In AWJ machining, the kerf profile produced depends on jet energy, jet exposure time on the workpiece, jet orientation, and material properties. Axinte et al. [26] developed a geometrical model to predict jet footprint (kerf) in maskless controlled milling applications. AWJ milling experiments were conducted on silicon carbide ceramic material at 90 jet impingement angle at various jet feed rates to validate the model. Kong et al. [27] developed a mathematical model to predict the jet foot prints for arbitrarily moving jets in single straight paths. Vundavilli et al. [28] used fuzzy logic based expert system such as simulated annealing and genetic algorithm to optimize process parameters and develop a mathematical model to predict depth of cut. Zain et al. [29] also used soft computing techniques to optimize the process parameters that produced low surface roughness. Billingham et al. [30] developed model that predicts jet foot prints of the overlapped single and multiple straight paths. Narayanan et al. [31] developed model to predict the jet energy distribution by considering parameters such as abrasive particle size distribution and the effect of particle fracture. Nouraei et al. [32] developed surface evolution model that can predict the shape features in micromachining of brittle material such as borosilicate glass. These models were found to be powerful tools to develop advanced jet path strategies on complex geometries using CAD/CAM by considering various process parameters including jet exposure time and orientation. From the literature review, it is noticed that generally addition of graphite improves mechanical, tribological, and electrical properties of GFRP composite material due to which the composite finds a wide range of industrial applications. AWJ machining is the suitable method for processing of such composite materials. The literature review establishes the need to investigate the effect of operating parameters on the machinability characteristics of graphite laced GFRP. Hence, this paper attempts to explore the effect of process parameters, namely, jet operating pressure, SOD, feed rate, and abrasive concentration on kerf width, while machining of graphite filled GFRP composite and their optimization using Taguchi method. In addition, morphological study is carried out using SEM on the cut surface machined at optimum and few selected process settings.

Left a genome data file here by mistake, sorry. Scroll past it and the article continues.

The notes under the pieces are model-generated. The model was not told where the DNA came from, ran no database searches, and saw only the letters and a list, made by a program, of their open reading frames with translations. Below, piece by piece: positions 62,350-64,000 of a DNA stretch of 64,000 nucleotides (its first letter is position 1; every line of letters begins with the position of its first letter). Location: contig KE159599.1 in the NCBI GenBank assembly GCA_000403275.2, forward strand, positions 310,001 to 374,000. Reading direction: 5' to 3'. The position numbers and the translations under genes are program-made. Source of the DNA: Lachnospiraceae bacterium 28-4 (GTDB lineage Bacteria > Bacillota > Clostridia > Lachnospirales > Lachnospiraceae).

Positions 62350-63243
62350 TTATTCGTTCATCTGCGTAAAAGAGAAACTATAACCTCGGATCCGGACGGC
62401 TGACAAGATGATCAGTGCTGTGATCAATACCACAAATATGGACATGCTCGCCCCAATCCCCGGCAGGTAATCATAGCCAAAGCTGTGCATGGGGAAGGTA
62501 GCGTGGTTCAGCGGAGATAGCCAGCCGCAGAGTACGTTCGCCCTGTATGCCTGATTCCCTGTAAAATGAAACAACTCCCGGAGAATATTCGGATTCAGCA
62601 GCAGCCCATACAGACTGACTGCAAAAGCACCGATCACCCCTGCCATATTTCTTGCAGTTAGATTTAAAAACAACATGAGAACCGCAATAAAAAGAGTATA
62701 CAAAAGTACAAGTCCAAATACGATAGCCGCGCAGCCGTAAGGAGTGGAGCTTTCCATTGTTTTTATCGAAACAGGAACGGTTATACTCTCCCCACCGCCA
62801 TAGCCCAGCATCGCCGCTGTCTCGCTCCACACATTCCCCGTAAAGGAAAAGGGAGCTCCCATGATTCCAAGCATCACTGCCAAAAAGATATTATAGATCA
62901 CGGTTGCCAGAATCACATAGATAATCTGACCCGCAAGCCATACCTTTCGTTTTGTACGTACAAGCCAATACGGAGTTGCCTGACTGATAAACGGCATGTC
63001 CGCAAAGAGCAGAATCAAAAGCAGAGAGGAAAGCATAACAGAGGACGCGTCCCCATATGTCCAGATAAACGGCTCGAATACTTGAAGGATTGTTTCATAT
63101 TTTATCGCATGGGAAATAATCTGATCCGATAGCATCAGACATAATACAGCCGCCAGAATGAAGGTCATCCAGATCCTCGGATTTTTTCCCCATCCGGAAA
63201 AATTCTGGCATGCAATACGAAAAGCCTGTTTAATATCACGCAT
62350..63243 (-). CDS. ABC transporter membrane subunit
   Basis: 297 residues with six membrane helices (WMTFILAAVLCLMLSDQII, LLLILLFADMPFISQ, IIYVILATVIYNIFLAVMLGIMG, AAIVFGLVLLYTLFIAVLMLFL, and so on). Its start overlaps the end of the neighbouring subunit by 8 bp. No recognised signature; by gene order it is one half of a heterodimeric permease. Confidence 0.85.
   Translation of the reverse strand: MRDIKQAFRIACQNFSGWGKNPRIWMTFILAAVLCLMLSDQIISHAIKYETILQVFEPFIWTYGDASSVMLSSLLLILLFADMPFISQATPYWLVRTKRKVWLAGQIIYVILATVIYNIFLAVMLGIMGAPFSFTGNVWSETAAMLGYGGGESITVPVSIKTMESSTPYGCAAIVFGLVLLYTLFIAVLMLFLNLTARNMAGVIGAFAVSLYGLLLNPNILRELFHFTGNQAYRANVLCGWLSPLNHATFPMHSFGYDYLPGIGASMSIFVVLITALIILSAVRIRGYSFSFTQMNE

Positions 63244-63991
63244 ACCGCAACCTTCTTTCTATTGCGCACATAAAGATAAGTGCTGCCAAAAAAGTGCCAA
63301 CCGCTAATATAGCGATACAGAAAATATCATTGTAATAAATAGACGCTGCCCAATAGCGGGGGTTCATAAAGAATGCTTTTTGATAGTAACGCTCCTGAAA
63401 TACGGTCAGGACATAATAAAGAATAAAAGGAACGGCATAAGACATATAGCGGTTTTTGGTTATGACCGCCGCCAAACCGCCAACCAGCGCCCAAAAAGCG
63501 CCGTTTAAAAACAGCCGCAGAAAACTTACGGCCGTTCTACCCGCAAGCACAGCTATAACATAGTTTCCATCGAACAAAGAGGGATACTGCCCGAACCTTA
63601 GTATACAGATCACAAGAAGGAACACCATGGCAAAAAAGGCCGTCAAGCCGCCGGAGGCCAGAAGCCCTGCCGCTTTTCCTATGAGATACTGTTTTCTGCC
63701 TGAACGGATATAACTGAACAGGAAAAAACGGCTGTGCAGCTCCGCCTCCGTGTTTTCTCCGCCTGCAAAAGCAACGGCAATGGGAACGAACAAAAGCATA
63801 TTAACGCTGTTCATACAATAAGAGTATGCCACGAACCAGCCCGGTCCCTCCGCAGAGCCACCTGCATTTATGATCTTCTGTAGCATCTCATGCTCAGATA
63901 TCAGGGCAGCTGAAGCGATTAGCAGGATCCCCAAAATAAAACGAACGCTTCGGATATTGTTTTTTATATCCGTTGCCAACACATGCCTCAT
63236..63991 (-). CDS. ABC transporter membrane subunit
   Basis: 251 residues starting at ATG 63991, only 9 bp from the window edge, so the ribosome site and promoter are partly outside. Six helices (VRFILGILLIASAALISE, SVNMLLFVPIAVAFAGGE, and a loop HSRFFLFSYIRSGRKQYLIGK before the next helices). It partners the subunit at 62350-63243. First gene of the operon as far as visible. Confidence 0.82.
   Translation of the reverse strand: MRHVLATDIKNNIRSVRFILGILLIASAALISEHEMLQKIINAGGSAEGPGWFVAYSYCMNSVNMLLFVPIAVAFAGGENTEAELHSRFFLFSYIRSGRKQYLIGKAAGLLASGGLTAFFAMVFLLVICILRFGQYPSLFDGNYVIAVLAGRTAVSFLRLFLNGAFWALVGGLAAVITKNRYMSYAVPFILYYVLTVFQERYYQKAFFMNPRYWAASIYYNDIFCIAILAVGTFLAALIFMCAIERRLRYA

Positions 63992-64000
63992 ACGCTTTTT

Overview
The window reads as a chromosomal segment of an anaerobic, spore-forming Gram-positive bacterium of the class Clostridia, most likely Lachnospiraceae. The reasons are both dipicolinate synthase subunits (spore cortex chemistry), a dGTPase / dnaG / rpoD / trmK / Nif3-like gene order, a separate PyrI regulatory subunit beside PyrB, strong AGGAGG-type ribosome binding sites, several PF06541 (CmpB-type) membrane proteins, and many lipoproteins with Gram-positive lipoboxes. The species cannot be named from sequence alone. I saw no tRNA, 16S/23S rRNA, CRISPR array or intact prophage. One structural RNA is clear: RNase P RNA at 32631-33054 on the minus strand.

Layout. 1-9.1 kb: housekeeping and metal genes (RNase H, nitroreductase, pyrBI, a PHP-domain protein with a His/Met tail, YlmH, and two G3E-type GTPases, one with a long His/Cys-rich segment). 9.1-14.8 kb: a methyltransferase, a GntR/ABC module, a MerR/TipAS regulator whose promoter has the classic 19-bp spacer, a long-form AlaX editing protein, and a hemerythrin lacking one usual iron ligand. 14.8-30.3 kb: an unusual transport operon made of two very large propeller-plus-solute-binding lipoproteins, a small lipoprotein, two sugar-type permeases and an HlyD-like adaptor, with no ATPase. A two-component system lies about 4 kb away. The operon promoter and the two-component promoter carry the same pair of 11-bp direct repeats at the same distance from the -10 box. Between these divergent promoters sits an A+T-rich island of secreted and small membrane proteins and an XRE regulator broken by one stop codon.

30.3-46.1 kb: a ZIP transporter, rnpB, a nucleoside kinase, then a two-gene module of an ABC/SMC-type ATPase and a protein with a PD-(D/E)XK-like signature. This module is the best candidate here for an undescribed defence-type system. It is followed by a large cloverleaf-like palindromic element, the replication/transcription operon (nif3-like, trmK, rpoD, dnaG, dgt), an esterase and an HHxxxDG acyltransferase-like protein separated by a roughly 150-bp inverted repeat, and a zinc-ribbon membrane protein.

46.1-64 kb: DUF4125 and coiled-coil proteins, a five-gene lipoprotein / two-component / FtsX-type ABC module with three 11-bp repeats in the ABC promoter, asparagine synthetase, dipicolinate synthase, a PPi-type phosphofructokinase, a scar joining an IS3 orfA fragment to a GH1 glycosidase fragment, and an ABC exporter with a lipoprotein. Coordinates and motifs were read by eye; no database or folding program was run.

The fabricated composite was cut into specimen size as per ASTM D638 standard. Tensile properties were estimated using a universal testing machine (Instron 3366). The hardness of the composite was measured using computerized microhardness tester (Matsuzawa-MMTX7A). The morphology of garnet abrasive and AWJ machined surfaces were analyzed using scanning electron microscope (Zeiss EVO 18, Germany). The particle size analysis of garnet abrasive was carried out as per ASTM D422 standard. The chemical composition of garnet abrasive was estimated by elemental mapping method using SEM. The kerf widths of machined surfaces were measured by tool room microscope (Mitutoyo) and the surface roughness was measured by Surtronic 3+ (Taylor Hobson).